Tuesday, June 4, 2013

Guest Blog: Medicine and Poison by Nate Butchli

The following post is written by a fellow writer whose fiction, in my opinion, captures the grit of life.  I will let his words speak for themselves.  Thank you Nate for sharing this.  To our readers, enjoy!

David Alan Lucas.

Medicine and Poison
By Nate Butchli

Watching the clock keeps me from doing my job.  I’m counting the minutes until I’ll be able to slip away and listen to the new song one of my favorite bands is releasing.  Until then, I’m scatterbrained and jumpy, devoting my impaired capacity for clear thought to devising an excuse for not having my shit together.

Two hours later, I’m a man free from captivity.  I find a quiet corner and listen.  My expectations were high, but they've been blown away.  The song ends, and I immediately replay it.  For fifteen minutes, I stand in the corner, cell phone in front of me, smiling like a maniac.  When it’s time to go back to work, I find it just as hard to concentrate.  The anticipation is gone, but it’s been replaced by an impulse to create something of my own.

Ultimately, this isn't about the song.  Or even the band.  It’s about the feeling that comes later, that only appears after a piece of art resonates inside you.  And it’s about how that feeling produces a balance difficult to maintain.

Hearing they have inspired creation is the highest praise artists can receive.  My reaction to my favorite works is always two-fold.  My perception of the world feels clearer, more focused, and I’m filled with the urge to produce that feeling in another person.

Al Burian says choosing to be an artist, as much as one chooses such a thing, carries with it certain responsibilities.  He contrasts the artist with the ambulance driver, a vocational choice so inherently altruistic it doesn’t need an explanation.  The point is if we’re going to be artists, our work must mean something.  If it doesn’t, wouldn’t the world be better off if we drove ambulances?

This is all well and good.  Being creative brings with it certain expectations, but the best art should inspire us to willingly shoulder them.  We should yearn to carry on the legacy of what inspires us.  This can produce a great deal of pressure, though.  Every time I compare my work to those that inspire me, I find it lacking.  I never feel like I’ve lived up to what’s been given to me.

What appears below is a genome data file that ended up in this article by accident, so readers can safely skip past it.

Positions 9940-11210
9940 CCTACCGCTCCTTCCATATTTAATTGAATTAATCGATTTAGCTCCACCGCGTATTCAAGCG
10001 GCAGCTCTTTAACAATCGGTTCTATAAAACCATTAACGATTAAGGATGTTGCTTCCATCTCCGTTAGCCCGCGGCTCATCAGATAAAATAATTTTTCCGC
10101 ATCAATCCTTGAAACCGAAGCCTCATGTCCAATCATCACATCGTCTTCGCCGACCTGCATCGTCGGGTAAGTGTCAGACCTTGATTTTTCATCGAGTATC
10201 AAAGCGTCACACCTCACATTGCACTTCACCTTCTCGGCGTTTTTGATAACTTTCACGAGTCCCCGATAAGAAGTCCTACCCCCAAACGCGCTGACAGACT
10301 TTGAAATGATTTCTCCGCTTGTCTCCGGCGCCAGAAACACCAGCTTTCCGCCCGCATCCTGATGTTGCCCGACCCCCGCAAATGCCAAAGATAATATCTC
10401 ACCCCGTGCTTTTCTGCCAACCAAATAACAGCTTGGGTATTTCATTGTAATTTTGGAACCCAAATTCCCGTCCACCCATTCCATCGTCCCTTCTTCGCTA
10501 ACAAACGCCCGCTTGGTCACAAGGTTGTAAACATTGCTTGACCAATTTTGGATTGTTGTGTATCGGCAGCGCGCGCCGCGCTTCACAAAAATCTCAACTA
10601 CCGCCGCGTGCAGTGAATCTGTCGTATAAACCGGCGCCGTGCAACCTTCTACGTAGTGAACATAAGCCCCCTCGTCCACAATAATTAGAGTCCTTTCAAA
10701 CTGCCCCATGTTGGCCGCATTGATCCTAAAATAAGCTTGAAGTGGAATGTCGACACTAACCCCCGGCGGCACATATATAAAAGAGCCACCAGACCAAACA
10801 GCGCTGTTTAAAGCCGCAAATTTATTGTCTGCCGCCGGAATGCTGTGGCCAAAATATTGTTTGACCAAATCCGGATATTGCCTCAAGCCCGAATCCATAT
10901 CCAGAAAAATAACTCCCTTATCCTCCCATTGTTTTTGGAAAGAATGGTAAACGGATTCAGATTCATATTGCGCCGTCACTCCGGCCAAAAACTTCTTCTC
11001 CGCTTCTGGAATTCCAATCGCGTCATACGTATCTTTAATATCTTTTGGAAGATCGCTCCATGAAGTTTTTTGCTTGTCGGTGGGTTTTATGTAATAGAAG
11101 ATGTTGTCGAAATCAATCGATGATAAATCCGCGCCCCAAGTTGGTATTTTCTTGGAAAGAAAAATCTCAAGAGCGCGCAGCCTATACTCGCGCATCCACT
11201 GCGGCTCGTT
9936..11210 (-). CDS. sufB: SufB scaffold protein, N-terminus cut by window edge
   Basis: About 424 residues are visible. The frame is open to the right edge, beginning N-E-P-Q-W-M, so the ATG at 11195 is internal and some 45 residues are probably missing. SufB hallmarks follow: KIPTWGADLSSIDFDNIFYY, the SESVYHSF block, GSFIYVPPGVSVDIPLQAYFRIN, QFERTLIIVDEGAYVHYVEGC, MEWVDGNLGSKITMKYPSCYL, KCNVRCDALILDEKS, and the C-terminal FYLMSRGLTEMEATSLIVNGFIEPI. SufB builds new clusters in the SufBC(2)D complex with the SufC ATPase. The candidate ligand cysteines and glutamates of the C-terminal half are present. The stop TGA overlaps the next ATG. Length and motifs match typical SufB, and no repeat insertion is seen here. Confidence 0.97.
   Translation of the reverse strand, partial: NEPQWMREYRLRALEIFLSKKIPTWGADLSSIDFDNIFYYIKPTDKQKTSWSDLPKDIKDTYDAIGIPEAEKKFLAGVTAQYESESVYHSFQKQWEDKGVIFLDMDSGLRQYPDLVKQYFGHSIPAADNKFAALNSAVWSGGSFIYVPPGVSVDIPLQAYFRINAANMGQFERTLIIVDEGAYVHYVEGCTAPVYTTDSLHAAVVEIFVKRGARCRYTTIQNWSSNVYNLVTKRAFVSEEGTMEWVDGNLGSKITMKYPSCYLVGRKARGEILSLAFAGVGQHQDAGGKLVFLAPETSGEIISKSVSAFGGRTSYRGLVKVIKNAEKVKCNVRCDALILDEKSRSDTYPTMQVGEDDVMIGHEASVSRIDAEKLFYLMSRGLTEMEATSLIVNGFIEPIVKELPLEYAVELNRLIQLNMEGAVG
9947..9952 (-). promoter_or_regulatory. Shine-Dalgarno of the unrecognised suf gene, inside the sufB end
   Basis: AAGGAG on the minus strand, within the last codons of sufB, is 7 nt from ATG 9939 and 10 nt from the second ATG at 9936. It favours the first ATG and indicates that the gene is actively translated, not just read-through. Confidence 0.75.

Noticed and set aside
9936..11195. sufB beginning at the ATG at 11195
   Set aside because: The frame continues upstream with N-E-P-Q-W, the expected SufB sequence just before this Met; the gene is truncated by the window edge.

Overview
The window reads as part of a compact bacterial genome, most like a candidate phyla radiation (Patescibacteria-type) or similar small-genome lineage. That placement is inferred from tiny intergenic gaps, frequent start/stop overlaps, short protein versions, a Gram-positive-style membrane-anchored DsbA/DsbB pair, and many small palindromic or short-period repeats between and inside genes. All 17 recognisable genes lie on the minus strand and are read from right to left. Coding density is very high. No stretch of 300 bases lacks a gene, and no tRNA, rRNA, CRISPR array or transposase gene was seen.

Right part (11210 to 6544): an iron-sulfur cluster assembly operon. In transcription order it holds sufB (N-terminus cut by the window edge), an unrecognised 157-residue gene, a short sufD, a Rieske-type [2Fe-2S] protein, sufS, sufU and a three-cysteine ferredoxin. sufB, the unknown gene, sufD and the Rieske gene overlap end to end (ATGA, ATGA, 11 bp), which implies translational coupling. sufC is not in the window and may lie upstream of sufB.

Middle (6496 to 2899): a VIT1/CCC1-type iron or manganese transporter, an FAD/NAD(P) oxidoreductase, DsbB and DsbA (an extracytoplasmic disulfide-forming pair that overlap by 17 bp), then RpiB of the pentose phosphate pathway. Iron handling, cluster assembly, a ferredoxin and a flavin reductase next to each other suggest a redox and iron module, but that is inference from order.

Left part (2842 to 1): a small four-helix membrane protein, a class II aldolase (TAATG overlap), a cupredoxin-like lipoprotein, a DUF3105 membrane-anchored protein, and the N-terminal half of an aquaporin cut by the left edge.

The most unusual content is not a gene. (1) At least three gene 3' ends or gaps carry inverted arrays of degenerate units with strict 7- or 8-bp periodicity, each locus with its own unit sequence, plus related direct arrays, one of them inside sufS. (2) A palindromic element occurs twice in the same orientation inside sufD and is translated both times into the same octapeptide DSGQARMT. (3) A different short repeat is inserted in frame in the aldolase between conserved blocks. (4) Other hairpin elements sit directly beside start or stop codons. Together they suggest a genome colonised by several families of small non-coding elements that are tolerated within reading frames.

Managed correctly, this type of thinking can be beneficial.  It keeps ego in check.  The sheer quantity of great art in the world should be enough to genuinely humble anyone.  But like everything, the key is dosage.  Failing to limit this type of thinking can cripple faith in one’s work.  In the worst circumstances (read: mine), it can create feelings of inadequacy so strong creation stops altogether.

Hemingway famously said that writing is easy, that it only takes a willingness to sit at a typewriter and bleed.  Author Kyle Beachy has pondered what it means when the creator believes the blood before him is inauthentic.  Worse still, he asks, what happens when the writer recognizes his own blood, but knows it’s awful?  The questions are rhetorical but aim to illustrate that the process is neither easy nor fun, at least most of the time. 

Answers to these questions lie in a metaphor borrowed from one of Beachy’s other passions, skateboarding. Injuries to skaters are most common, he says, when they doubt their ability to do a trick.  They begin, and their brains scream danger.  Focus wanes, and the risk of falling grows.  The only way to make it work is to stop thinking and forge ahead.

In the end, Hemingway is partially right.  If we’re going to make art of value, we must sit and bleed.  It’s this honesty and the ensuing feeling of community that I appreciate in what others do.  But lessons, too, can be gleaned from the skaters, with their ability to silence doubt and face risk with reckless abandon.  Understand, though, injury does not cease in the absence of fear.  Skaters fall.  Scars are earned.  Our blood will sometimes seem insufficient.  See, Hemingway was wrong about the process.  It won’t be easy, but what is the alternative?  Pulling up short and never trying?

The love and gratitude I have for what inspires me is immense.  It has fundamentally changed me and my life.  But this appreciation is paralyzing my ability to contribute to the conversation.  The only way my work will live up to my expectations is to let go of them.

This, then, is giving up the chase.

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